Torrey Trust, University of California, Santa Barbara
PLN eCourse: Building a Community of Connected Educators
For too many years, educating our youth has been the sole responsibility of teachers who work in isolated silos. Yet, Salomon’s (1993) and Hutchins’ (1995) Distributed Cognition theory posits that no one individual can hold all of the knowledge of a community. Instead, knowledge is shared among all of the members of the community. At a time when teachers are facing more demands and challenges, opportunities for teachers to connect with and learn from other educators, have diminished.
To meet this need, I designed an online course to support teachers through the process of building a Professional Learning Network (PLN) and becoming a connected educator. A PLN is a collection of social media and web 2.0 tools that facilitate the discovery of new information about a domain of interest. In the interactive online course, the participants learn to use various PLN tools and engage in discussions about key issues related to participation in PLNs (i.e., ethics, networking, information literacy, privacy).
The course aligns well with the connected learning principles. Teachers create their own interest-driven learning pathways, which are supported by the peers in their networks. They build a PLN and then use their PLN tools to produce shared artifacts for teaching. The teachers also connect, communicate, and collaborate with educators on a global scale. I created the online course using the Wikispaces platform because of its accessibility, openness to the general public, and ease-of-use. The e-course has been visited over 3,000 times by teachers from all around the world.
The PLN e-Course was designed for a global audience. Anyone can participate in the site from practically any type of device with Internet. The course is significantly different from a typical MOOC or college course. The course participants, which are mostly K-12 teachers, learn through active participation in digital tasks and discussion topics. Teachers participate in various tasks (e.g., sharing a resource with a Diigo group, replying to tweets, or joining an Edmodo subject community) in order to achieve their professional goals. Additionally, there are no lectures or multiple-choice quizzes and learning is not a linear process. The participants create their own learning pathways and they can use the learning modules menu to select the topics that pique their interests.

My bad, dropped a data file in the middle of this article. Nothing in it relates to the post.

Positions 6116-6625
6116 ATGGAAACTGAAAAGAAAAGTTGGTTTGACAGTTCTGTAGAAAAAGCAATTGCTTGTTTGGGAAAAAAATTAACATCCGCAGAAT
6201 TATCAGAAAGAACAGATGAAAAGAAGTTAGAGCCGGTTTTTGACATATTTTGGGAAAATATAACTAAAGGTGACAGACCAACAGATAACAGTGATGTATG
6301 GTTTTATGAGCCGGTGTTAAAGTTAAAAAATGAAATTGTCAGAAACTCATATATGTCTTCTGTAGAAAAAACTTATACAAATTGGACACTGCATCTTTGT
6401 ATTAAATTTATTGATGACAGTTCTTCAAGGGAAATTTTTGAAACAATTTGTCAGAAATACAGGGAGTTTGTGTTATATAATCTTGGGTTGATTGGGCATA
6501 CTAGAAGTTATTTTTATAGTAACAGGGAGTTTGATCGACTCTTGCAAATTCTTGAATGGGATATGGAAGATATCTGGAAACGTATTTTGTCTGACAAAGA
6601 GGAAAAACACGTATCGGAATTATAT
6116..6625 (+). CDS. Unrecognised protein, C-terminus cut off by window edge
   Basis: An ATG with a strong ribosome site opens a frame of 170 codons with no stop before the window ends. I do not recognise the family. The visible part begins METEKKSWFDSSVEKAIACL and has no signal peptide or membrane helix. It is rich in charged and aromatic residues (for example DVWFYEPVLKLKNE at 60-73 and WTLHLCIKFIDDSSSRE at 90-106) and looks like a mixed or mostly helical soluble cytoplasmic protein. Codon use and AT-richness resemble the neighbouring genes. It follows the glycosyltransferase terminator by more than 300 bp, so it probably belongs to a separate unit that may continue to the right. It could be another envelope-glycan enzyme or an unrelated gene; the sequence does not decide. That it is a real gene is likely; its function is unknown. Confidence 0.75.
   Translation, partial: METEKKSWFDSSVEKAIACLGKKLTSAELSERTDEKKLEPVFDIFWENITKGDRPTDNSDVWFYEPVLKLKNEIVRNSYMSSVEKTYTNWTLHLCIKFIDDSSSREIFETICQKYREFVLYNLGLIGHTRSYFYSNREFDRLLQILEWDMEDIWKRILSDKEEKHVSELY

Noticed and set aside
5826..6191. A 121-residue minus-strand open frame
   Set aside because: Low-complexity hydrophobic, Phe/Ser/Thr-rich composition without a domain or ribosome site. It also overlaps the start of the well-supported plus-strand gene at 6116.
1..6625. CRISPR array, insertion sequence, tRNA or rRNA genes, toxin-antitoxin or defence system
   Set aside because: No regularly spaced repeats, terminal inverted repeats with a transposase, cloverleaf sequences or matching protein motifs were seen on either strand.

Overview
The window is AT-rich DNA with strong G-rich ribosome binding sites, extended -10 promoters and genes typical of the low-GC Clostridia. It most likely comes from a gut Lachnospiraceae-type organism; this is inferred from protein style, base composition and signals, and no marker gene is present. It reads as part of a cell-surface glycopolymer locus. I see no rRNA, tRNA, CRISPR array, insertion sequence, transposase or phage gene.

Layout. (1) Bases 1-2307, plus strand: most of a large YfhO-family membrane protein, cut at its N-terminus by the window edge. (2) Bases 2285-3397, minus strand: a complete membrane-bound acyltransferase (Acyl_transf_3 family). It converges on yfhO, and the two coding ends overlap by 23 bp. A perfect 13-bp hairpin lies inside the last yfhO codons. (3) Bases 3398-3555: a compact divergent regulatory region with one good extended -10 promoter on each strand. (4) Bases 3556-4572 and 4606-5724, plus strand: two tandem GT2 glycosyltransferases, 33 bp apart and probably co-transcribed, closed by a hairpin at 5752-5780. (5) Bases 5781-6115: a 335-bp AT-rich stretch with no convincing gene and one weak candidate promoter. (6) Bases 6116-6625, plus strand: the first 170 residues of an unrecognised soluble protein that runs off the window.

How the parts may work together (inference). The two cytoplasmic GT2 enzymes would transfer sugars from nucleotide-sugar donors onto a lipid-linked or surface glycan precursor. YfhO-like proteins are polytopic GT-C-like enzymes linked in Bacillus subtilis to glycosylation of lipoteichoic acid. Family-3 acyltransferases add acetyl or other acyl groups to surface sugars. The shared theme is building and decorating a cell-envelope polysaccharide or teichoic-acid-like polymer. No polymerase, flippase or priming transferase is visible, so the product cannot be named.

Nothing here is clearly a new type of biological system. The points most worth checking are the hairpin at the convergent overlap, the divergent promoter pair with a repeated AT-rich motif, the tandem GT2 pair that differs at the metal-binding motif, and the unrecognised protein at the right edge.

Because teachers are active participants in their own learning, this site has evolved over time to meet the teachers’ needs and interests. I actively seek informal feedback through surveys to improve the learning experience of the course participants.
I conducted a research study on this e-course and found that it increased teachers’ willingness to seek help and solicit new ideas using their PLN tools. I also found that each teacher developed a unique PLN based on her professional goals. Additionally, teachers used the PLN tools differently depending on their level of comfort with the tool and their local classroom needs.
For a future study, I would like to examine the practical implications of building a PLN and determine whether participation in a PLN leads to a change in teaching practice. I would also like to explore whether the e-course participants are more willing to create connected classrooms in which the students, teacher, teachers’ network, and the local community work together to improve learning.
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